When we look at the sky on a cloudless sunny day, it is not hard to say that the sky appears blue, but have you ever wondered why the sky appears blue?
There are 78% nitrogen and 21% oxygen in the atmosphere and the remaining 1% is mostly argon gas and water vapor. There are also dust, ash and pollen particles in the atmosphere. Rays from the sun appear white before breaking into the atmosphere and contain all the colors of a rainbow.
When Isaac Newton was only 23 years old, he observed that in a dark room, a color spectrum was formed by passing the sunlight coming from a small hole through the prism.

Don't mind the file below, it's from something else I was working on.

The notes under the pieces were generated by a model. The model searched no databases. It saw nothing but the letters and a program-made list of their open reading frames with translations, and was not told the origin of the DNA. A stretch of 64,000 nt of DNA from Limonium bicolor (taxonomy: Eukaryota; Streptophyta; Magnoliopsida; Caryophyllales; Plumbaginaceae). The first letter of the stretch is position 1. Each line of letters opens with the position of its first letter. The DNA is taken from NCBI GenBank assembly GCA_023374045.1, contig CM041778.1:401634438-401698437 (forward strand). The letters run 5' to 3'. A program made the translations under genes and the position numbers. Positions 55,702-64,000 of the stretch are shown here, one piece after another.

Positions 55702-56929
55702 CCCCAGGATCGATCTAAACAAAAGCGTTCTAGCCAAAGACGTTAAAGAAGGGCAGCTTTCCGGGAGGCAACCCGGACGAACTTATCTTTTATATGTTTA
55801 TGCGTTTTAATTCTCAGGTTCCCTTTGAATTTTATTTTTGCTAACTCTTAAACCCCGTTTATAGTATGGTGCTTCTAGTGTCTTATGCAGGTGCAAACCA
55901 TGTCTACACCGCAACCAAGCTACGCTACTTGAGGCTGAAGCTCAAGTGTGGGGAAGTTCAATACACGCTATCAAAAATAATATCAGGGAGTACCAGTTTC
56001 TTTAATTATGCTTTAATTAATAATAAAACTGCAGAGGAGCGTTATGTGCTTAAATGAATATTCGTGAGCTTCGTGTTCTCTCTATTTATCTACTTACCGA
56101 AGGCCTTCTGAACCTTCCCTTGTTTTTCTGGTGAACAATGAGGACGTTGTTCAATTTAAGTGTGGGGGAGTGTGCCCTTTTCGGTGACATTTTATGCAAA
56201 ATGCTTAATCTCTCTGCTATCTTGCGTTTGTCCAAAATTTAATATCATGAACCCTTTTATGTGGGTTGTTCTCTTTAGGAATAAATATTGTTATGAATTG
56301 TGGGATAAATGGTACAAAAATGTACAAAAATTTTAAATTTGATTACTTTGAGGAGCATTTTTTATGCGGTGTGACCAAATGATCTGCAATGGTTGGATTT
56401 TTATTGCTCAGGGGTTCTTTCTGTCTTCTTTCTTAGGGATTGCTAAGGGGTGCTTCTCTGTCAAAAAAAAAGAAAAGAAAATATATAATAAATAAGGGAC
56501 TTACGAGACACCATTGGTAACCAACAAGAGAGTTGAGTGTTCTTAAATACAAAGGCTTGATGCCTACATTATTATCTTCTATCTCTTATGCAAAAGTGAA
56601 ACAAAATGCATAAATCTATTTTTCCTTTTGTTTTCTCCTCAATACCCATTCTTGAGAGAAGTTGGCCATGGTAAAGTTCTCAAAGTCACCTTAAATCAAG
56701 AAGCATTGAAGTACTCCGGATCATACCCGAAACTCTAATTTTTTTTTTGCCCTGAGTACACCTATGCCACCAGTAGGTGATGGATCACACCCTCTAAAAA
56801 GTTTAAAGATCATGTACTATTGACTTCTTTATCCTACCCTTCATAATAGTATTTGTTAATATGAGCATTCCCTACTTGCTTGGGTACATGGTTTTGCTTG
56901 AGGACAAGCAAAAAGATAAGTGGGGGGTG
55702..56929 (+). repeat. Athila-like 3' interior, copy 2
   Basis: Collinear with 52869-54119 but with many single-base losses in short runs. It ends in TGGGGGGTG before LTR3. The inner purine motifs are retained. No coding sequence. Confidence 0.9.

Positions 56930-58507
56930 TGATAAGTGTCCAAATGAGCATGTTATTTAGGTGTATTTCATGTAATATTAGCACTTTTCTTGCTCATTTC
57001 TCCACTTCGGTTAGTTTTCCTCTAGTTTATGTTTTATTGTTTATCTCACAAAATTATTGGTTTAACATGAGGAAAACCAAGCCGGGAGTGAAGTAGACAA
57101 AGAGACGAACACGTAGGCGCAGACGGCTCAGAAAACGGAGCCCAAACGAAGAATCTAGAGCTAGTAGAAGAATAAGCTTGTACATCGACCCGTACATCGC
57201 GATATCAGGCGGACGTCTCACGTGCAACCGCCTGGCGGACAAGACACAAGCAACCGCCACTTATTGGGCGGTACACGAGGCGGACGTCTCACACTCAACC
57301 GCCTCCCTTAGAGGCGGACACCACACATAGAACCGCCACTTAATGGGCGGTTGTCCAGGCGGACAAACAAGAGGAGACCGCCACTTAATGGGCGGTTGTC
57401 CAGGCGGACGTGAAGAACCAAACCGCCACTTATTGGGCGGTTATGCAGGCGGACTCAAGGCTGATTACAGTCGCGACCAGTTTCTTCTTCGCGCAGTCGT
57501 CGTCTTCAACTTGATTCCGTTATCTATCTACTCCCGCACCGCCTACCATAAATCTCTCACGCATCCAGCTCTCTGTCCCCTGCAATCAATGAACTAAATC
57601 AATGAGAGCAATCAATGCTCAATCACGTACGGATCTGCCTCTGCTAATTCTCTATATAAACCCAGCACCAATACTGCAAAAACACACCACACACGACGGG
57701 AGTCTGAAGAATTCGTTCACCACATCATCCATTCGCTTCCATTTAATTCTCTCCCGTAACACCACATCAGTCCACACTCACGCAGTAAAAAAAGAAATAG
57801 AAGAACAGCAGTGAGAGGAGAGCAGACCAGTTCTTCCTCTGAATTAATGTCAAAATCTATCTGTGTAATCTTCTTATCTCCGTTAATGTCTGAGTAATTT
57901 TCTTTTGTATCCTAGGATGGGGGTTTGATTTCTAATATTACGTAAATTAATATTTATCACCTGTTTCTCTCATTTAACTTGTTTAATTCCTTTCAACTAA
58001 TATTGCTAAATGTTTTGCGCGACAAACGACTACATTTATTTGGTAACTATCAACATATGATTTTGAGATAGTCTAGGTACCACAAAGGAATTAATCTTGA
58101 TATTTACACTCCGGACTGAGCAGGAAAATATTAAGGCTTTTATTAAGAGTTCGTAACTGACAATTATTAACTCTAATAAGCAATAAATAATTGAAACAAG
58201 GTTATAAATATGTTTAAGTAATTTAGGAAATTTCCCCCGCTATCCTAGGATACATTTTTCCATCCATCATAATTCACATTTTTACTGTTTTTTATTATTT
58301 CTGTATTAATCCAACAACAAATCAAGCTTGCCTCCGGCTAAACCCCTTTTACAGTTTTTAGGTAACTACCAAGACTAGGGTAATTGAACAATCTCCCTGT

When the rays of light enter the atmosphere they multiply into the particles in the atmosphere and scatter. The main reason why the sky is blue is the so-called Rayleigh scattering. British physicist Lord Rayleigh found that short wavelength light scattered more than long wavelength light. The wavelength of the human eye is between 400nm and 700nm and this part of the electromagnetic spectrum is called visible light. Since the wavelength of all colors is different, the scattering in this case will not be the same in all colors. The most scattered rays are purple and blue rays with a minimum wavelength.
Well, if the result is scattered together in purple and blue colors, why do we see the sky blue, not purple? The answer is that the purple light in the rays coming from the Sun is less than the blue light. As a result, the blue rays spread in all directions make the sky look blue.